Russian dominance


Following initial successes after the beginning of the attack on 3 December, the army group led by Lieutenant-General Josef Roth had encountered heavy resistance within days. Conrad was unaware that General Ivanov, commander of the Russian Southwestern Front, had, as early as 21 November, ordered Brusilov’s 8th Army to hold the Carpathian passes only with securing detachments and put his main forces on standby for a possible attack in the direction of Cracow. As the Russians, who later threw major reinforcements over the Vistula River, were already preparing to take Cracow, the attack hit their units while on tactical alert.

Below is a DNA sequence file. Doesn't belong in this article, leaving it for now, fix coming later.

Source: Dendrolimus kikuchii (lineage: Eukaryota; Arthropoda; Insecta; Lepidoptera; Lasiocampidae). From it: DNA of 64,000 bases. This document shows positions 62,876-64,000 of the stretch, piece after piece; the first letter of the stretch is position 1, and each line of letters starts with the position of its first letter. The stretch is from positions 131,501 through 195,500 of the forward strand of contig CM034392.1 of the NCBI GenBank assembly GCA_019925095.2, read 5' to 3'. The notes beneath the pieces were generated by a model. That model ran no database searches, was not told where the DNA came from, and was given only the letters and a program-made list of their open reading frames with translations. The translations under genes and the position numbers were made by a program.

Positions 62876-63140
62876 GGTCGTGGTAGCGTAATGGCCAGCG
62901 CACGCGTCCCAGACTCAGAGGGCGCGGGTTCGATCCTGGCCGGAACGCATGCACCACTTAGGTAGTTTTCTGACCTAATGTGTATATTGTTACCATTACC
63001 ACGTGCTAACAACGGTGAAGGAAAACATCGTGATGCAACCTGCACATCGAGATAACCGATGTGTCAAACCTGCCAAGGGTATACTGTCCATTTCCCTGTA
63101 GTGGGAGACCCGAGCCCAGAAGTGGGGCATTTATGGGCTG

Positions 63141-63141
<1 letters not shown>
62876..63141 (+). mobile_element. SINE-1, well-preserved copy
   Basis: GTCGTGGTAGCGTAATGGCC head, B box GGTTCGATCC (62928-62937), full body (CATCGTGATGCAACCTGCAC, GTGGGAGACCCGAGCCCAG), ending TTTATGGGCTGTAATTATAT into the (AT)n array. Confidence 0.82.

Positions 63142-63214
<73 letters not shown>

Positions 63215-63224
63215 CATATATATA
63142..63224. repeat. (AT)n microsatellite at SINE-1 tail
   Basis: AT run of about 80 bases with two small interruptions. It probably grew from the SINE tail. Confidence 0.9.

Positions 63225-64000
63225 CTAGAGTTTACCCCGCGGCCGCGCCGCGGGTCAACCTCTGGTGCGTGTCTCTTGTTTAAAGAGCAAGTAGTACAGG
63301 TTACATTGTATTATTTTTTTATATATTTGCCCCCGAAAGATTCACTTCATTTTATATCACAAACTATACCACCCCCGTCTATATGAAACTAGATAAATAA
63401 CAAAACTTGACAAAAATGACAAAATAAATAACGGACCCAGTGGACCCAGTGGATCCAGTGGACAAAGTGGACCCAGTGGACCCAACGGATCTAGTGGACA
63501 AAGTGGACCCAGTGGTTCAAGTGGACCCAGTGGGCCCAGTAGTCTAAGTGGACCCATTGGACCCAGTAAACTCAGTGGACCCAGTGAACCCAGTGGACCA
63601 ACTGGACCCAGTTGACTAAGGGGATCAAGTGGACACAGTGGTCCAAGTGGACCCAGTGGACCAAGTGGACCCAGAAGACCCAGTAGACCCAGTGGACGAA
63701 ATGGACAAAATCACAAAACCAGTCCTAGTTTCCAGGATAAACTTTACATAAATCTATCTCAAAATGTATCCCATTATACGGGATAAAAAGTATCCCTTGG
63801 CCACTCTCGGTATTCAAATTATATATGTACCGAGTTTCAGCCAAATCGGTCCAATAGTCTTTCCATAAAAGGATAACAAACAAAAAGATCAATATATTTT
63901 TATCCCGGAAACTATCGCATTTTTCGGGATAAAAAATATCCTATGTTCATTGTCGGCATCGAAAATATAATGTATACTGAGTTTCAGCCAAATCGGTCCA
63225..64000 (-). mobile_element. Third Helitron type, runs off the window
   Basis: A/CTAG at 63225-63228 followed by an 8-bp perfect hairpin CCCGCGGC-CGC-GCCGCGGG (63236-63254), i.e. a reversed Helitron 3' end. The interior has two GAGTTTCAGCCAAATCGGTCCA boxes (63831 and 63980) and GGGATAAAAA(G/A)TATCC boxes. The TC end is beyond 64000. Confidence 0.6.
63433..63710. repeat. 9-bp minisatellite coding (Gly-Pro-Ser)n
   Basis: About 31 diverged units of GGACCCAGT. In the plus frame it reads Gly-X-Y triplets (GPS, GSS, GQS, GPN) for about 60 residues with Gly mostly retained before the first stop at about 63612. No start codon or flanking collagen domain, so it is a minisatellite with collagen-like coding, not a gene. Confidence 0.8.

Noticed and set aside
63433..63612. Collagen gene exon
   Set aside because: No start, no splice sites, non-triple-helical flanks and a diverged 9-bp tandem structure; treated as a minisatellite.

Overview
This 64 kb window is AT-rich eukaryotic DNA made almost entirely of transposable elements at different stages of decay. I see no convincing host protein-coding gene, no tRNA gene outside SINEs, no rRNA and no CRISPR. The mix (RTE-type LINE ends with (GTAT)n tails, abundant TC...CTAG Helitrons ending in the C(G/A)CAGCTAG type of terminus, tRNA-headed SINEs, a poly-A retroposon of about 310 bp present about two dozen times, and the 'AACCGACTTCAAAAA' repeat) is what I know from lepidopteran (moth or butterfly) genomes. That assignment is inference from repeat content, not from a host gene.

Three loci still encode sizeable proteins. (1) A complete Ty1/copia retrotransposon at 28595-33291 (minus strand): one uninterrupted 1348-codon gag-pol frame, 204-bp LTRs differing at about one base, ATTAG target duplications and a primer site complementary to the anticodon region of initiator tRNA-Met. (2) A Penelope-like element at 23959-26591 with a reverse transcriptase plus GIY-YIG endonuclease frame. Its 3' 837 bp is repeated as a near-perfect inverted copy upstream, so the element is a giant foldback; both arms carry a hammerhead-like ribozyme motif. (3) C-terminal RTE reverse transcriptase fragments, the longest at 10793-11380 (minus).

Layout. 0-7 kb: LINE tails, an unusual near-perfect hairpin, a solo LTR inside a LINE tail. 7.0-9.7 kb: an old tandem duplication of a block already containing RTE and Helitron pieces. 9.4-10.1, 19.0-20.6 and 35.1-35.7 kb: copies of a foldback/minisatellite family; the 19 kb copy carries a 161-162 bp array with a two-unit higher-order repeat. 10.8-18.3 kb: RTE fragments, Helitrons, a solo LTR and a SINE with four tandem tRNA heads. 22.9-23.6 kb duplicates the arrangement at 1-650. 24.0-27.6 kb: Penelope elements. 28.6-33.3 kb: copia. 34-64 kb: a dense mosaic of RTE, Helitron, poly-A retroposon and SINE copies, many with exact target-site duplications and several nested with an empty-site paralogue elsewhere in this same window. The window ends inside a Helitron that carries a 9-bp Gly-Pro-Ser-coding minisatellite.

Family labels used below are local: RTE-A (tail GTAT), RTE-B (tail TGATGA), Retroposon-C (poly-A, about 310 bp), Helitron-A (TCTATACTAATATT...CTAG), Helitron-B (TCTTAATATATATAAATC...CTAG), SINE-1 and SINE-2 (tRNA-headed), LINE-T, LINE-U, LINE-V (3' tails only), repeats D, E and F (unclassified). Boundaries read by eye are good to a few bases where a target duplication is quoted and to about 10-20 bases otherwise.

In the meanwhile, the Monarchy’s units failed to hold up the 8th Russian Army in the Carpathians, the outposts of which appeared around Neu Sandez. The cavalry corps bed by Gyula Nagy and the Polish Legion, deemed sufficient to secure the right flank, unsuccessfully sought to prevent losing the settlement on the Dunajec River to the Russians and had retreated to the Limanowa area by 7 December.

Were the 15th Russian Army Division, led by Lieutenant-General Belkovych, break through the line of defence, the Russians would have clasped the Roth group which itself set out to encircle the tsarist enemy – however, at this point, the Austro-Hungarian military leadership failed to perceive the threatening danger…